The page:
C&G 2382-18 Level 3 Award in Requirements for Electrical Installations bs7671: 2018 (18th edition)

This qualification provides detail on the bs7671 standards, which allude to the compliant implementation of any electrical works activity. This is a set of guiding principles that all electricians must adhere to. They address the way in which electrical instalments should be designed, installed, commissioned, and tested. In this way, the rules and regulations discussed on this course define how an electrical professional should approach, execute, and review their work. The IET wiring regulations guide is an all-encompassing piece of literature which supports the industry to establish, monitor, and update these practices. More information on this resource to follow.

The C&G 2392-10: Inspection and Testing

This qualification provides a comprehensive overview of the inspection and testing of electrical circuits and instalments. Content will be focused on the different disciplines within this space, including initial verification, visual inspection, periodic testing, and appropriate certification of passed electrical installations. However, it should be noted that this is just an introductory course. This should not be confused with the C&G 2392-50, the C&G 2392-51, or the combining of the two through the vehicle of the C&G 2392-52. These courses offer a far more robust study into the theories and practices of inspection and testing. More complex and challenging themes lay in wait on this topic. Candidates progressing through to the Level 3 Diploma will tackle more developed concepts within this discipline.

Towards the conclusion of the diploma, delegates will be need to take a series of assessments to demonstrate their capability in these areas. The structure consists of various practical and multiple-choice based exams. In order to prepare for these tests, and indeed to support learning throughout the programme, candidates are advised to obtain some specific resource materials. These are (with commentary) the following:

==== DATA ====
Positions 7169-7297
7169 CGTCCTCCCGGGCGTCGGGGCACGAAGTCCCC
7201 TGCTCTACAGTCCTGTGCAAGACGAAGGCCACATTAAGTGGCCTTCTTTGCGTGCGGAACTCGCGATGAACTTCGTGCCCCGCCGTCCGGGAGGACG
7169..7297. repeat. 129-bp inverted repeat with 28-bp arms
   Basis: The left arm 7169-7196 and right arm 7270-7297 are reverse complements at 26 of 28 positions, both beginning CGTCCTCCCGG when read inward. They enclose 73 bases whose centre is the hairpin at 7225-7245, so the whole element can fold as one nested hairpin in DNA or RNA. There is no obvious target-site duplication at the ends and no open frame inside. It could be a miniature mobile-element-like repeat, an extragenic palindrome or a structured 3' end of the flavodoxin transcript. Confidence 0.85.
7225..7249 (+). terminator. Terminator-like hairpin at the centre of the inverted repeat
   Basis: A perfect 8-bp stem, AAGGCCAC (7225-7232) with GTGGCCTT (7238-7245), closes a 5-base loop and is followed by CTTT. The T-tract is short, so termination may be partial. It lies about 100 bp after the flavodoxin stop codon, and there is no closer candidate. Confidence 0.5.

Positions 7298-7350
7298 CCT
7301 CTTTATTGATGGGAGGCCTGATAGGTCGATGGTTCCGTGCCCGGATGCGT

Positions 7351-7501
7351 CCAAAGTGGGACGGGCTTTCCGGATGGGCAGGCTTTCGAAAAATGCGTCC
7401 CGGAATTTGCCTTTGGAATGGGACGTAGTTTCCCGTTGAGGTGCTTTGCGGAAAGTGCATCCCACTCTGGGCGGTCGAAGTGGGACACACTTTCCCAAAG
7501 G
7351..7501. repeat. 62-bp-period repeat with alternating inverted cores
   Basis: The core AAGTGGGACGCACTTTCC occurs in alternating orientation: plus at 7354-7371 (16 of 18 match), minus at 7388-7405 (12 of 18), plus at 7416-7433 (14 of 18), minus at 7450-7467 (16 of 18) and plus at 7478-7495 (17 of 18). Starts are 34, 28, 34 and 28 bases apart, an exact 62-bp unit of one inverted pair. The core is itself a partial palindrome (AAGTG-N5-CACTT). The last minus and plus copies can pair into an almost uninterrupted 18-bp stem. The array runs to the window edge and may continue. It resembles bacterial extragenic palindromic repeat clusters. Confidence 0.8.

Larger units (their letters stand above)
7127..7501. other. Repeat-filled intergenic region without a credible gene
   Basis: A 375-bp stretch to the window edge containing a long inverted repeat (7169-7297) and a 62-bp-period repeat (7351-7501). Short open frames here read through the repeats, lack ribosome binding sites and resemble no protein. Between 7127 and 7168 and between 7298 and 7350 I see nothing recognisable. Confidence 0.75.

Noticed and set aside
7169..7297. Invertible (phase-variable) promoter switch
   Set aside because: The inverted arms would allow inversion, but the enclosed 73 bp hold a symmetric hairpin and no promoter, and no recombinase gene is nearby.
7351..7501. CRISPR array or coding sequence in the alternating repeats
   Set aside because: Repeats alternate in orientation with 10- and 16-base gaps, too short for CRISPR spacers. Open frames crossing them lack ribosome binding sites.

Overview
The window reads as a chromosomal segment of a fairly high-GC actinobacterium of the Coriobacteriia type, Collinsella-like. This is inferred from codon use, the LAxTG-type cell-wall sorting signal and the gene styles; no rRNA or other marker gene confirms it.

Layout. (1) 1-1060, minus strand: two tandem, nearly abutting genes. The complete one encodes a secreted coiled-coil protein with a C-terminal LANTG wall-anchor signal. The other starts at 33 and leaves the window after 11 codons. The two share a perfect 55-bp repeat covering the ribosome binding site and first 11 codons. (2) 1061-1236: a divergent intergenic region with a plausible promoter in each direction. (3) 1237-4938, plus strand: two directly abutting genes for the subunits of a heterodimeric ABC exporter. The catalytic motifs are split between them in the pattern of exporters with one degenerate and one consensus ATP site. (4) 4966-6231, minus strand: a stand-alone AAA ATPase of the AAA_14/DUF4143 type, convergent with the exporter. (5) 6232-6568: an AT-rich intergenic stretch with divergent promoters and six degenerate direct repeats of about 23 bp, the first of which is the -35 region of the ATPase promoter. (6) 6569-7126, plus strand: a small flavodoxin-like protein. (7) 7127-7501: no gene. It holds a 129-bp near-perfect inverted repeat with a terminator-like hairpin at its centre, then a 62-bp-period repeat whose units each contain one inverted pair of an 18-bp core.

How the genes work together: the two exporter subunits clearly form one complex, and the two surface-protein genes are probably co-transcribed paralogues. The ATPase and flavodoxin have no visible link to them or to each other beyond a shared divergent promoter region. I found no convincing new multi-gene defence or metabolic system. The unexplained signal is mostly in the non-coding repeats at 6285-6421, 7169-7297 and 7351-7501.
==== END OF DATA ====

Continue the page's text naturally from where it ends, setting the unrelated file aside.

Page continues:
The IET 18th Edition Guide: Requirements for Electrical Installations (bs7671:2018)

This book is more commonly referred to as the ‘wiring regulations’ The IET, or Institute of Engineering and Technology, release these periodical guides to provide support and assistance to the electrotechnical industry. They also conduct research work on behalf of governments, and facilitate ministers to make informed policy decisions on relevant subject matter. This documentation outlines the rules, principles, and regulations around the wiring of electrical instalments. As alluded to, it’s a one-stop shop article that ensures adherence with the latest bs7671 standards, the benchmark for compliant electrical work. All electricians, regardless of experience or competency level, should always align knowledge to the latest version of this guide. This book is clearly deployed regularly during the C&G 2382-18 module.

The IET On-Site Guide (bs7671: 2018, 7th Edition)

This guide streamlines the content contained in the full 18th edition IET wiring regulations. However, this should not be used to cut corners or ‘substitute’ learnings. The main book should always be considered as the key reference document. However, if looking to quickly reflect on a specific principle, or in need of support when looking to swiftly identify an electrical formula or algorithm, the on-site guide can be an extremely useful tool. Again, this will be actively used throughout the C&G 2382-18 course.

The City and Guilds Textbook: Book 1 Electrical Installations for Level 2 Electrical Installation Diploma (2365).

This resource provides students with a number of supportive features. As well as relating course content and developing theory discussion, it also includes mock assessment questions. Furthermore, the guide offers hints and tips around expected industry values and behaviours in the workplace. This textbook perfectly complements the topics addressed throughout the qualification, and is a recommended purchase for all delegates.

Examination framework

As referenced, a series of assessments need to be undertaken at the conclusion of course. These assessments are designed to determine whether module learnings have been absorbed, and whether practical skill shave been honed to a reasonable level.

The testing schedule, with the exam format in brackets, is listed below:

  • 201: Health and Safety in Building Services Engineering (multiple-choice exam and one practical assessment)
  • 202: Principles of Electrical Science (multiple-choice exam)
  • 203: Electrical Installations Technology (multiple-choice exam)